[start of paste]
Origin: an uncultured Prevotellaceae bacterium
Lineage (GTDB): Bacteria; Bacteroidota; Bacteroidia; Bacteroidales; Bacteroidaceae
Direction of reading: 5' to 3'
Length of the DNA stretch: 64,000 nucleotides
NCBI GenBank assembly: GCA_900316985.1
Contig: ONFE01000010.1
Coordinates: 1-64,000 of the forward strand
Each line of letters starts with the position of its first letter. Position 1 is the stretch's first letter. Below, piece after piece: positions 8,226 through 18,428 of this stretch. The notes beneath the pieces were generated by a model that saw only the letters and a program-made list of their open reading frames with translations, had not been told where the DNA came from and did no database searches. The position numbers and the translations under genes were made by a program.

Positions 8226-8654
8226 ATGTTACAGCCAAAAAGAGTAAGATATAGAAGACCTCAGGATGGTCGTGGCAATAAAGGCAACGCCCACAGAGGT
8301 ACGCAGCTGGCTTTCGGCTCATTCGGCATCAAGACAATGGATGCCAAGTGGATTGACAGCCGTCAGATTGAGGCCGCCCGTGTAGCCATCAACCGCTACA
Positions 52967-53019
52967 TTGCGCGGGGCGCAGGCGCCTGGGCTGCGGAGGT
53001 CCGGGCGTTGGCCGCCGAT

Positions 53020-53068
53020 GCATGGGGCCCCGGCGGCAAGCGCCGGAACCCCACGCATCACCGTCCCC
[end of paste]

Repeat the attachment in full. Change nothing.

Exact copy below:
Origin: an uncultured Prevotellaceae bacterium
Lineage (GTDB): Bacteria; Bacteroidota; Bacteroidia; Bacteroidales; Bacteroidaceae
Direction of reading: 5' to 3'
Length of the DNA stretch: 64,000 nucleotides
NCBI GenBank assembly: GCA_900316985.1
Contig: ONFE01000010.1
Coordinates: 1-64,000 of the forward strand
Each line of letters starts with the position of its first letter. Position 1 is the stretch's first letter. Below, piece after piece: positions 8,226 through 18,428 of this stretch. The notes beneath the pieces were generated by a model that saw only the letters and a program-made list of their open reading frames with translations, had not been told where the DNA came from and did no database searches. The position numbers and the translations under genes were made by a program.

Positions 8226-8654
8226 ATGTTACAGCCAAAAAGAGTAAGATATAGAAGACCTCAGGATGGTCGTGGCAATAAAGGCAACGCCCACAGAGGT
8301 ACGCAGCTGGCTTTCGGCTCATTCGGCATCAAGACAATGGATGCCAAGTGGATTGACAGCCGTCAGATTGAGGCCGCCCGTGTAGCCATCAACCGCTACA
Positions 52967-53019
52967 TTGCGCGGGGCGCAGGCGCCTGGGCTGCGGAGGT
53001 CCGGGCGTTGGCCGCCGAT

Positions 53020-53068
53020 GCATGGGGCCCCGGCGGCAAGCGCCGGAACCCCACGCATCACCGTCCCC